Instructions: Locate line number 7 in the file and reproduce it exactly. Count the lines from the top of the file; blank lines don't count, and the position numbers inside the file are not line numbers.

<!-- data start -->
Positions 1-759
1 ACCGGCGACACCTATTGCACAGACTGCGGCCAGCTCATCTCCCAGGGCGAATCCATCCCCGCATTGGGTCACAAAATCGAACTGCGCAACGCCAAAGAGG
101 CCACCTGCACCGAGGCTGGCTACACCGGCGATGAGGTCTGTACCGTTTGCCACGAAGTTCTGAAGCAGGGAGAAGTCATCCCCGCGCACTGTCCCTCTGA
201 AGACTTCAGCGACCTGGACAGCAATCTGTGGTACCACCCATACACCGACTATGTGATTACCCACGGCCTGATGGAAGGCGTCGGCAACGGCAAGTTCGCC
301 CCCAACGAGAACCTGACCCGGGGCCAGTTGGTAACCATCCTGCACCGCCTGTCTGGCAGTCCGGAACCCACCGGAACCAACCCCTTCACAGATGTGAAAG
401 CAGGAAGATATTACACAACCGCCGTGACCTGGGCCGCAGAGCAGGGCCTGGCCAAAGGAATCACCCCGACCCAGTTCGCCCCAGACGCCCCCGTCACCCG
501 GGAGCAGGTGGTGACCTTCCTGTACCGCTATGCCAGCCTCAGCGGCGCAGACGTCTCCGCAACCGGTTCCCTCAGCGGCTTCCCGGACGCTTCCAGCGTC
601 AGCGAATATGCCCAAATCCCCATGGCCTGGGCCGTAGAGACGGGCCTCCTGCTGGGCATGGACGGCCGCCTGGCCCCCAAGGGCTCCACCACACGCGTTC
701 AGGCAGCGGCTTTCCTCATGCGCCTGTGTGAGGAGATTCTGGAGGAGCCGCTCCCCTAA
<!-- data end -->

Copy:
501 GGAGCAGGTGGTGACCTTCCTGTACCGCTATGCCAGCCTCAGCGGCGCAGACGTCTCCGCAACCGGTTCCCTCAGCGGCTTCCCGGACGCTTCCAGCGTC